Giving Colin his first solid foods was an emotional day for sure. Days leading up to this had been filled with planning, worry, excitement and then when the time came, a bit of something else. Something maybe bittersweet, maybe also relief? It was a really big moment watching my little guy take his first steps into the unknown world of solid foods, starting his nutritional independence. The focus on food in our house is intense. Everything that is brought in, everything I eat is scrutinized, journaled and monitored for its reactions. Shifting this focus, bringing Colin directly into the process was a strange feeling. I felt happy, sad, excited and a bit of worry all over again.
On a Saturday morning we let our daughter Hannah give Colin his first spoonful of oatmeal cereal. That in itself was a wonderful moment, watching a very excited big sister get to do the honors. Not a whole lot stayed in Colin’s mouth but he seemed to like the experience and was all smiles. We didn’t feed him too much, giving him just a few tastes really to experience a new texture and also to be cautious in case of a reaction. Colin seemed fine for the most part. He did have a big spitup that day which is unusual for him and he was kind of rashy but we weren’t sure if these were coincidences due to other variables that day.
The next two times we tried oatmeal over the next three days were a different story. Colin starting crying immediately and gagging on the food. It was very thin but all of it came back out and he would turn his head and cry. We stopped immediately both times, fearing we would create negative feeding associations. All along I had been so worried about WHAT Colin would eat I never even thought he might not WANT to eat. I happened to talk with a liaison from the early childhood center in our school district, the day after our second failure, and she wondered if he had an overactive gag reflex. She recommended trying a different food and possibly meeting with an occupational therapist if the gagging persisted. I read some things that said it is possible for babies to naturally avoid foods that might make them sick and some babies with reflux can associate food with pain. Could any of these be the case? I started to think starting solids was going to be an even bigger challenge than I had anticipated.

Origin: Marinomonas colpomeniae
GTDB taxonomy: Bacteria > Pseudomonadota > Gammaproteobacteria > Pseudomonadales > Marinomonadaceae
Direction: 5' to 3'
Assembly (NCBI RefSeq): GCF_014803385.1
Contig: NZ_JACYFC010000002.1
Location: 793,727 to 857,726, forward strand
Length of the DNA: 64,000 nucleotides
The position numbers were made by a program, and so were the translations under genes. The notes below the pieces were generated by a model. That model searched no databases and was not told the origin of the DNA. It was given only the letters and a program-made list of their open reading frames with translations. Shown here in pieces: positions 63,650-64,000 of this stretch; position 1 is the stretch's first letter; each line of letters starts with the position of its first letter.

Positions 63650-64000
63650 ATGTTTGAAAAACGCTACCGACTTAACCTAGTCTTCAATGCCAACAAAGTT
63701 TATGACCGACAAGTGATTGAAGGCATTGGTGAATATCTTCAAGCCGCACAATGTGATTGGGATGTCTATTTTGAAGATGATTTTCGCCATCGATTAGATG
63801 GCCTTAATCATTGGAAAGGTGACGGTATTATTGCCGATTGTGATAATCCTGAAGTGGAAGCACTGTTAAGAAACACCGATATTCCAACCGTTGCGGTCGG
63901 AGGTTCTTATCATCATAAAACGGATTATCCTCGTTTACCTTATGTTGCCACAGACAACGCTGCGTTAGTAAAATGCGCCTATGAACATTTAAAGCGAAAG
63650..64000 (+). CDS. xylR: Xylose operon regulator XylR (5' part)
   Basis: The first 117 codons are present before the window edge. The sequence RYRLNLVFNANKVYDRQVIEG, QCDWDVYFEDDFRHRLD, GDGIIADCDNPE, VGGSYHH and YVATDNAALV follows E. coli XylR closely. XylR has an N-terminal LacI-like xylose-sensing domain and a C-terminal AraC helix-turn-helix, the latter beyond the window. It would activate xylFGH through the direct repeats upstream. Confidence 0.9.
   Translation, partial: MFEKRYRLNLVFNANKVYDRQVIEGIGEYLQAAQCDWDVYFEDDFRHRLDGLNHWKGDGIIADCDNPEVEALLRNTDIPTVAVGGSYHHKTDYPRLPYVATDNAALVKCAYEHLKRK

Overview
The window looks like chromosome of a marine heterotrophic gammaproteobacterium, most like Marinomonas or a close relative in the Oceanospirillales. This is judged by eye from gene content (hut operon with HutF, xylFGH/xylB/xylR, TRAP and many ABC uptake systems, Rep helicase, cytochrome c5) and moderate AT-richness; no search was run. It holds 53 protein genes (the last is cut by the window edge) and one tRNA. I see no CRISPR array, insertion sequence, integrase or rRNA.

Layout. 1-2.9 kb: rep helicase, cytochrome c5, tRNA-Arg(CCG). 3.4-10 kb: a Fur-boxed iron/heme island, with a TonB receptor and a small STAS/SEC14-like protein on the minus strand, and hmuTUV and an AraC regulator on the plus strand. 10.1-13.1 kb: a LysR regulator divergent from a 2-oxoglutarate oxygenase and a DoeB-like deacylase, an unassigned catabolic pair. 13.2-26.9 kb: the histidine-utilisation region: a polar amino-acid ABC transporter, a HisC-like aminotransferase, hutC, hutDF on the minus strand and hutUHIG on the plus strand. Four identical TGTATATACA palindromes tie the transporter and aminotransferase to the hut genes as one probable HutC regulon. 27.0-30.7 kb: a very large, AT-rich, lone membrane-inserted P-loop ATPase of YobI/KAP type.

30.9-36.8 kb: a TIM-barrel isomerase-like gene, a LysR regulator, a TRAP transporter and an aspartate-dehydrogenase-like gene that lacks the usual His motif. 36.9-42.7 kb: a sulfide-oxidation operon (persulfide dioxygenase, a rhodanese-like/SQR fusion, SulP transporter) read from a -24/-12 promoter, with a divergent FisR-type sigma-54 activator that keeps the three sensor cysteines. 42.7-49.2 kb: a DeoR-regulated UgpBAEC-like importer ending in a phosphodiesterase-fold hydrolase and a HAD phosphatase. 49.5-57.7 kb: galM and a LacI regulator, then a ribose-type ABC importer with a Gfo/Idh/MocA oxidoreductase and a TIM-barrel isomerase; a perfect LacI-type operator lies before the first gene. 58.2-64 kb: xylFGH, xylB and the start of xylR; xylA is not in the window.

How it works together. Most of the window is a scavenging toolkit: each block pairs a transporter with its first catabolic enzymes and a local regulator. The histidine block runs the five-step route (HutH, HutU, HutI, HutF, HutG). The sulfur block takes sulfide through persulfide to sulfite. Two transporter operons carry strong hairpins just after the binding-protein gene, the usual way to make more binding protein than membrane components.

We decided to stop oatmeal and try bananas since they are another low allergy risk, have much more taste and maybe an easier texture to handle. I chose to skip the spoon and try a mesh feeding bag, letting Colin just teethe on the bananas to get a little taste and texture in his mouth. To our delight it was a huge hit. Colin went nutso over the bananas. The next day when I brought the little mesh teether over he reached for it and opened his mouth. He had half the thing shoved in his mouth trying to eat more. And boy did he sleep well that night. Coincidence? Maybe, but I wasn’t complaining. After the second day of bananas I noticed Colin was getting eczema on his face and belly again. I waited another day or two before giving him some more. More eczema. According to my baby books, I should probably stop bananas and try them again later. It is hard since they were such a success but we will put bananas on the back burner for now and try something else in a few days.